Scotland

Historic skills kept alive at Edinburgh Castle

  • 28 December 2012
  • From the section Scotland
apprentice
Tracey Clayton worked in a decorating company before Historic Scotland

Problems getting a plumber or a joiner? Imagine you are trying to maintain a stately home or a medieval castle.

With a national shortage of stonemasons, plumbers and other tradesmen trained in traditional skills, Historic Scotland and others are warning there is a danger these skills could die out.

Tony Walker is an apprentice stonemason, working in the awe-inspiring surroundings of Edinburgh Castle.

"The first time I came here I was just looking over Edinburgh and said 'wow, I actually work here!'.

"The fact that we're working on such old buildings and we're doing the same type of work that they used to do back then, I think that's really good."

Historic buildings such as this have gone through centuries of wear and tear but finding someone qualified in maintaining and repairing them, using traditional techniques, is not just a case of looking up the phone book.

Apprentice checks his work
Tony Walker is an apprentice stonemason

David Mitchell, director of conservation at Historic Scotland, warns that these skills could die out if action is not taken.

He says: "We have areas where we have lost those skills. Particularly in some of our vernacular traditions.

"Some of our thatching traditions have been lost unfortunately. But there are still some hanging on there very tenuously and it is really important that we preserve them or at least document them."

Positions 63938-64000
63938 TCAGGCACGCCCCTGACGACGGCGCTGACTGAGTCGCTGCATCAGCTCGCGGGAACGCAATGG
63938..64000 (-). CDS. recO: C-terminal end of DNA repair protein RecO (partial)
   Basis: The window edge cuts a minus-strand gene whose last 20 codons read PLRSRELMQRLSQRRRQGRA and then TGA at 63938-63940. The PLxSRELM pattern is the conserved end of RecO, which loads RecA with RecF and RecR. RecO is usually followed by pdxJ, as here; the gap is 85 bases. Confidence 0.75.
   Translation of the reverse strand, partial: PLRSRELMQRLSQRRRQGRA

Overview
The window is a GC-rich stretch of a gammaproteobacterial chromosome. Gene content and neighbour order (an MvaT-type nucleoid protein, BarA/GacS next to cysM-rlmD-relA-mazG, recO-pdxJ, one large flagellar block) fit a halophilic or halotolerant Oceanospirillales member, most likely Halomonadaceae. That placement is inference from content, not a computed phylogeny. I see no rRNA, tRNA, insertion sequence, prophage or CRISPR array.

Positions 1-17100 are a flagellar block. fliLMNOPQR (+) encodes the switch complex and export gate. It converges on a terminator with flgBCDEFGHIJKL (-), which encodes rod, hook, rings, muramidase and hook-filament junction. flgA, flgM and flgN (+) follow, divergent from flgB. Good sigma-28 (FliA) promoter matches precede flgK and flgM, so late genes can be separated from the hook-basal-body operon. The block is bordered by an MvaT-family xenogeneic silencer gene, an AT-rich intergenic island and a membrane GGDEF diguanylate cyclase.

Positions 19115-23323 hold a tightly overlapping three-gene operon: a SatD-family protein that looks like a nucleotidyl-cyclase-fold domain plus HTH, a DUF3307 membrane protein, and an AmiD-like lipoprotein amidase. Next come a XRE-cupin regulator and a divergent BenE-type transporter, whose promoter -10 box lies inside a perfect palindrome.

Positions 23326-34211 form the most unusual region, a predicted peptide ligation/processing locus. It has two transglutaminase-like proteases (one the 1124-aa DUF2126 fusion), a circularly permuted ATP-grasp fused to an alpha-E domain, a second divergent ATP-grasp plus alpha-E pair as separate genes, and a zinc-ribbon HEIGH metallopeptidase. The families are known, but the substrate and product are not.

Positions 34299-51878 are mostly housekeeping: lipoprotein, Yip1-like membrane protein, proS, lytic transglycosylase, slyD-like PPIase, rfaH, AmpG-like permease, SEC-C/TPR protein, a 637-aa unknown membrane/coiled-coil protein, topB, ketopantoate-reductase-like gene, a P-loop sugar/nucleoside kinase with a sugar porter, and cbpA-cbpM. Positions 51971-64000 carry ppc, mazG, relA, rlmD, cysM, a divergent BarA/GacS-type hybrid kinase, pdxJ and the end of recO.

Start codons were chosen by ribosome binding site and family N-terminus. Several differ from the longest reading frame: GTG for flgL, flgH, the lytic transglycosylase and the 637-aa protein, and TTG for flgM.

And there is an urgent need for these skills. Thousands of properties in Scotland date from before World War One and many desperately require repairs using traditional materials and techniques.

To help with the upkeep of their properties, Historic Scotland is taking on 14 apprentices this year in a bid to ensure they are not storing up problems for the future.

Tracey Clayton is an apprentice painter.

She worked in a decorating company before.

She says: "It was all just houses, schools and residential homes but you can't get a bigger house than this!

"This is the best job ever!"

Hannah Ross is an apprentice joiner. "It's a different class because normally we'd be working in people's houses so to see all the old-style buildings is just great," she said.

All the apprentices know they are not only learning a trade for their future they are breathing new life into skills from the past.